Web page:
Baker memo warned of road concerns
Associated Press | 10/26/2010, 7:23 p.m.
As he concluded his tenure as budget chief in Massachusetts, Republican gubernatorial candidate Charles Baker wrote a memo labeling Big Dig spending “simply amazing,” warning that it would force “draconian” cuts to other road and bridge projects — and recommending they be taken only after his boss was re-elected in 1998.
The three-page memo appears to legitimize Democratic Gov. Deval Patrick’s complaints in the current campaign about how Baker handled transportation spending in his old job.
Patrick contends Baker and his fellow Republicans concealed the true cost of the nearly $15 billion Big Dig project during the 16 years they ruled Beacon Hill before Patrick took office in 2007.
More specially, Patrick says the transportation financing plans Baker and his successors used not only pushed higher costs into the future, but starved other road and bridge projects.
Baker has rebuffed the criticism by alternately saying the Big Dig’s cost did not rise during his tenure, and that he was just one of a number of people responsible for transportation spending. He also notes Patrick is using the same financing mechanism — borrowing against future federal funds — for part of his own road and bridge repair program.
Yet, in the 1998 memo, Baker mimics some of Patrick’s own complaints.
“The financing plan for transportation spending between FY 1999 and FY 2003 is starting to seem surreal,” Baker writes in the memo, obtained Sunday by The Associated Press.
The state’s then-administration and finance secretary warns there is at least a $100 million deficit in the road and bridge construction budget during the first year alone, yet it “is more like” $350 million annually.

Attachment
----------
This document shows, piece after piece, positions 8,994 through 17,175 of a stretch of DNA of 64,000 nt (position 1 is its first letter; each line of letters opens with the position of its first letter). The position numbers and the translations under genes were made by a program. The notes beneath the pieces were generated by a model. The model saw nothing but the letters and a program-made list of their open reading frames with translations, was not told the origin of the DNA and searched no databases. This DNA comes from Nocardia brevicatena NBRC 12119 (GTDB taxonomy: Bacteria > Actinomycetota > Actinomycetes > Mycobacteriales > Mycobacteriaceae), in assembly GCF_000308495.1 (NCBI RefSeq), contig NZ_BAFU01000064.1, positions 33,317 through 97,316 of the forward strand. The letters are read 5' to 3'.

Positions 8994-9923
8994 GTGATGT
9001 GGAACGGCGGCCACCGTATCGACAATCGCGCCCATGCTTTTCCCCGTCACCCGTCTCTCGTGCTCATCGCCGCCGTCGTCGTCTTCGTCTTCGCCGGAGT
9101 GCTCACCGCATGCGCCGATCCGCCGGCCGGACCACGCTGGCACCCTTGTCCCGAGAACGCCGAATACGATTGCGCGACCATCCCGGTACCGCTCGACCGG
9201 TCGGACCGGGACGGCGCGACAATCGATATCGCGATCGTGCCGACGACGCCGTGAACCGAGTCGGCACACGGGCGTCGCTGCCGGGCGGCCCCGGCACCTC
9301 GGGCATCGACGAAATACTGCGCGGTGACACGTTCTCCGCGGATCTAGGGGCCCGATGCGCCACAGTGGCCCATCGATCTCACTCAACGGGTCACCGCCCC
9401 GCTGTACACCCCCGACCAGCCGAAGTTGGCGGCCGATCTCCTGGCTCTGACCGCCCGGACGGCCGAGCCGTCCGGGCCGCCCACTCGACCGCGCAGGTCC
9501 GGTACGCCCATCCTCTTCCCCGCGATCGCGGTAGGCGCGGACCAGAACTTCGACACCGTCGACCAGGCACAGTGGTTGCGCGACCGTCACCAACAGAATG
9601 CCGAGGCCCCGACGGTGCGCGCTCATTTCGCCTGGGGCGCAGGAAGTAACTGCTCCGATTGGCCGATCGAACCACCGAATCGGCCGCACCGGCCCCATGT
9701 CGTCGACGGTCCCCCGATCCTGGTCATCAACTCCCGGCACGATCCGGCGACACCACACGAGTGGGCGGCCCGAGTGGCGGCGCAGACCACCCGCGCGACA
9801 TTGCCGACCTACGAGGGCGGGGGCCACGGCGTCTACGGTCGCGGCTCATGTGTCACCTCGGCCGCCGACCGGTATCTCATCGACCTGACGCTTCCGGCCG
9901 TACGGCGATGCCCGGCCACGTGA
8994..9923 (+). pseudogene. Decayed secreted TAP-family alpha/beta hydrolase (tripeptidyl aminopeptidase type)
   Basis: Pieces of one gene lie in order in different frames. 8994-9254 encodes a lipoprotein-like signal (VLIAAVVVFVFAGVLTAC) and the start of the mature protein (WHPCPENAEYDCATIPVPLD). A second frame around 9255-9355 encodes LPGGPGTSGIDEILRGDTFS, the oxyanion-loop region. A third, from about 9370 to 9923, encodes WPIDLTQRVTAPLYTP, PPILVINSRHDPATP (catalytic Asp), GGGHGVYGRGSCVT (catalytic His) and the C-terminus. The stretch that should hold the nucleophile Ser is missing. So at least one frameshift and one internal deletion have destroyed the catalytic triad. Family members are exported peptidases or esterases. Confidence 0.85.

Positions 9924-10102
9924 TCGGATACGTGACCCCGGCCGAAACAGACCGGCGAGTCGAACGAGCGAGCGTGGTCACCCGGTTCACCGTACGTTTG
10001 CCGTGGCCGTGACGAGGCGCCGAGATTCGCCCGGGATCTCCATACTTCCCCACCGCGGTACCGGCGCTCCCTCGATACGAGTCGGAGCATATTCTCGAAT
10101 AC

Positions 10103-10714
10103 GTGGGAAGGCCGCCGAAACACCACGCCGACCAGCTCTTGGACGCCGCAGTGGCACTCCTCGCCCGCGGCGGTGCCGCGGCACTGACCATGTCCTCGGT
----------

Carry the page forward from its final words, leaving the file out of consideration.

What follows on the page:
Baker blames peak construction at the Big Dig, which buried an elevated highway in a series of tunnels beneath downtown Boston, writing, “Its rate of spending is simply amazing.” At the time, it was the most expensive public works project in the country and required a growing state contribution.
He added that instead of preparing for federal highway spending cuts, the state deferred much of its spending on road and bridge projects outside the Big Dig to three years’ worth of future budgets, between 1999 and 2001.
Under a section labeled “Remedies,” Baker writes, “At some point, someone is going to have to take draconian measures to deal with the transportation spending plan.”
Writing Aug. 26, 1998, more than two months before his boss, then-Gov. Paul Cellucci, was up for re-election, Baker lists four remedial steps for the governor to propose “after Nov. 5th” — Election Day in 1998.
They include reducing the state’s non-Big Dig transportation construction program from $400 million to $200 million, as well as making a one-time, $300 million withdrawal from the state’s rainy-day fund.
Throughout the current campaign, Baker has blasted Patrick for tapping the same fund to balance the state budget before the national recession began, saying: “He started spending the rainy day fund before it started raining.”
Patrick and Baker have been running neck-and-neck in recent months. A poll in the Boston Sunday Globe showed the two about even, with Patrick at 43 percent and Baker at 39 percent — just within the poll’s 4.3 percentage point margin of error.